VS-16-31 Untitled (Evaporation pool), Moab, Utah, 2016[2]

Victoria Sambunaris, Untitled (Evaporation pool) Moab, Utah, 2016, chromogenic print, 39 x 55 inches. Courtesy of the Artist and Yancey Richardson, New York.

Do you know what it’s like to see your home through new eyes?

I am a child of the West, having lived in Utah for most of my life. These mountains and deserts are my home, and I’ve seen their incomparable landscapes thousands of times.

Nevertheless, I’ve recently had the opportunity to fall in love with them all over again with a fresh perspective; it was almost as if I’d never seen them before. At least, not quite like this.

If you visit Brigham Young University’s Museum of Art, you’ll have a similar opportunity. Among the galleries filled with works of old masters and contemporary artists, you’ll find a new exhibition: “Far Out: The West Re-seen, Photography of Victoria Sambunaris.”

This collection of 40 photographs from renowned photographer Victoria Sambunaris will reopen your eyes to the rugged beauty infused in the terrain of the American West. Through iconic portrayals of nature, engineering, and the uneasy frontier between man and creation, Sambunaris will amaze and inspire you with every work of art.

Sambunaris is not only “looking at the natural wonders around us, but also at how we as humans interact with them, respond to them, and perhaps change them,” Curator Dr Janalee Emmer said. “Our borders and our boundaries have marked the land. Our yards, our own homes have a distinct impact on how we see the land. We see that in this exhibition.”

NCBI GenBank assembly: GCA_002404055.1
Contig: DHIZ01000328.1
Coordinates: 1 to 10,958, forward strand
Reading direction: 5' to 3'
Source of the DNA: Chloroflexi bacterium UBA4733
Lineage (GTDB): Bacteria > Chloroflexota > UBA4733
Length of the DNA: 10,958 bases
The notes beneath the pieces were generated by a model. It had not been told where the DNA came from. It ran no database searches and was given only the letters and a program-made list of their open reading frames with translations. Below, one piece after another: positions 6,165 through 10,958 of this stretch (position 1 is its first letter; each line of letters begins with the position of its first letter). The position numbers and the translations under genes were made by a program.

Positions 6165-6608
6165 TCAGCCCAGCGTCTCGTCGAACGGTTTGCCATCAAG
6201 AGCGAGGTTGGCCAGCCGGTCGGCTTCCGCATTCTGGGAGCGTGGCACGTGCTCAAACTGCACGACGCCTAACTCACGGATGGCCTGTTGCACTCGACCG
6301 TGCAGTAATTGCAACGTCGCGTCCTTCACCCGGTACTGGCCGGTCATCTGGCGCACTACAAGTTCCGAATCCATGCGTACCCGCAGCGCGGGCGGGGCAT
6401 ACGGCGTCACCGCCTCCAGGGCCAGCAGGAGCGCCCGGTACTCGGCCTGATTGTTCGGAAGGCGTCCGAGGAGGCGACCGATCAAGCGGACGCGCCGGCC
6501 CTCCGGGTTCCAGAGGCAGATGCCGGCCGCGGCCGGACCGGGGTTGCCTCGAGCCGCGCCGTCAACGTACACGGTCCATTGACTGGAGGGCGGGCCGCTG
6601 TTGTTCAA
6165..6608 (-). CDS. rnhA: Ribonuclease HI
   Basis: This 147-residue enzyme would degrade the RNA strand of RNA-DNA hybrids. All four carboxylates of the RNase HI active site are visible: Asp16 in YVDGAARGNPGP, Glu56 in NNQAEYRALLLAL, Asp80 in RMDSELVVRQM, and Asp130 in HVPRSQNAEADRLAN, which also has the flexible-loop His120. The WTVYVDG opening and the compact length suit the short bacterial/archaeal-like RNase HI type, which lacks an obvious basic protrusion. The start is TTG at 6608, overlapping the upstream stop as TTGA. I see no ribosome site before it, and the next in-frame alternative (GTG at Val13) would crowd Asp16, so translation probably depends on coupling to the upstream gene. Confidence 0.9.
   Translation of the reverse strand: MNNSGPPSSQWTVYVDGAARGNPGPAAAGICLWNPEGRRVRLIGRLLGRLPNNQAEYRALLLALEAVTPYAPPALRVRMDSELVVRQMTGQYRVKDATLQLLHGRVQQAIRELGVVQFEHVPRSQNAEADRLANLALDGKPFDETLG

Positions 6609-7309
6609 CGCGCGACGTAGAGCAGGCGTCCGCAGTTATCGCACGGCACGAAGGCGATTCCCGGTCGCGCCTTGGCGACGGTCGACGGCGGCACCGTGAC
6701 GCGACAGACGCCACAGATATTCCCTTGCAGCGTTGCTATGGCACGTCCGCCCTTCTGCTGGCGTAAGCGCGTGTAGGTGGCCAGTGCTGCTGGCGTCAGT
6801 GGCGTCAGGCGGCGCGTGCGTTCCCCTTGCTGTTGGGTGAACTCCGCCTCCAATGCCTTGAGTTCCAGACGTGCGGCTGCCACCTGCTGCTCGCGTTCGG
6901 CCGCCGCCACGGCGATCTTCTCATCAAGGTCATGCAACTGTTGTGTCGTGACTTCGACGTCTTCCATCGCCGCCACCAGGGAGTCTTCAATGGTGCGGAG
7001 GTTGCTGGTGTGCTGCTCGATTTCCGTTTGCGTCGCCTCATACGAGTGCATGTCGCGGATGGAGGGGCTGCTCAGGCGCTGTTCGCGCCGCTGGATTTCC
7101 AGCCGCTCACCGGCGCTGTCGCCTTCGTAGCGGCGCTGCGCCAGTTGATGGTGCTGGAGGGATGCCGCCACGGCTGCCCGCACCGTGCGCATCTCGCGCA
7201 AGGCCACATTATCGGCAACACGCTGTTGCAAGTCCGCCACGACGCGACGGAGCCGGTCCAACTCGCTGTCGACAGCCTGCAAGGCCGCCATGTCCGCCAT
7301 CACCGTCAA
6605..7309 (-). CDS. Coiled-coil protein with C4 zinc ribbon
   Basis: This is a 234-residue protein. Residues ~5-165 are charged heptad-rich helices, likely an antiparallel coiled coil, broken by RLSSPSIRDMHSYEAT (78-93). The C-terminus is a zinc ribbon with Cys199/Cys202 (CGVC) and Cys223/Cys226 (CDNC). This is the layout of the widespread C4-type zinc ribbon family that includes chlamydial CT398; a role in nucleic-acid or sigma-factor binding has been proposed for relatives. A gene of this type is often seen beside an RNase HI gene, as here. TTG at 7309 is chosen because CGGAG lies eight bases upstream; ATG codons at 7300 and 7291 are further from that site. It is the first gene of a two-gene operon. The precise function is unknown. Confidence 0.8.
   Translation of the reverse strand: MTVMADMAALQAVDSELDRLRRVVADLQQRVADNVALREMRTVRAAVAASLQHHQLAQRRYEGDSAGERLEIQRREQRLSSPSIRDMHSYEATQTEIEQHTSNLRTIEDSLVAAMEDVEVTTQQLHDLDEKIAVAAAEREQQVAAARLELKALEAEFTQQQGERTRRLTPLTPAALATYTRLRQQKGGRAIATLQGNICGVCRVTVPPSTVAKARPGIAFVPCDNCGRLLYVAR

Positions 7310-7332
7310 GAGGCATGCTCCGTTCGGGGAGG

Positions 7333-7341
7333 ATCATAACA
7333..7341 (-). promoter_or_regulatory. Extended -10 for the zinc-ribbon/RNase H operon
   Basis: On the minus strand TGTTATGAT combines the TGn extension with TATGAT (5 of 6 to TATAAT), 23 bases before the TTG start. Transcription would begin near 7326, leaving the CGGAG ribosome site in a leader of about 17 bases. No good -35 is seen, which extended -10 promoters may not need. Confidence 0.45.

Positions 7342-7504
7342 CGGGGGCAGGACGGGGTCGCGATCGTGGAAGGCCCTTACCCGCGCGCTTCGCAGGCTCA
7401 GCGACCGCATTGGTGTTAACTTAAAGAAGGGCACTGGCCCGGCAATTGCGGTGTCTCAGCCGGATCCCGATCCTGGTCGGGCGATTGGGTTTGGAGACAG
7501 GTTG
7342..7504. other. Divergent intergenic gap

Each year, Sambunaris embarks on a lengthy journey throughout the country, using a large-format wooden field camera to document what she encounters. Since 2002, Sambunaris has returned to Utah and the surrounding areas regularly to photograph the vast, complex and beautiful terrain.

Far Out focuses on landscape photographs from these journeys. The large scale of her work simulates the actual environment, allowing minute details to materialize, subtle colors to emerge, and viewers to feel as if they are standing in the place of the artist.

Describing her process, Sambunaris said: “Photography to an artist is neither an accident nor good fortune… Although both may occur, one’s personal vision can only be accomplished by plotting, measuring, and being steeled with patience — knowing the composition will ultimately reveal itself.”

The artist often waits days for the right conditions, immersing herself in local communities as she does so, to ensure her work communicates a deeply layered sense of place.

“The sublime captures us, terrifies, awes, and inspires,” Emmer added. “We get the sense of the sublime when looking at Sambunaris’s work.”

“Far Out: The West Re-Seen” is on exhibit at the MOA until May 1, so whether you’re new to the area or a veteran of this terrain who thinks they’ve seen all there is to see, the Museum of Art invites you to come take another glance at this land in a way you’ve never seen it before. You won’t be disappointed.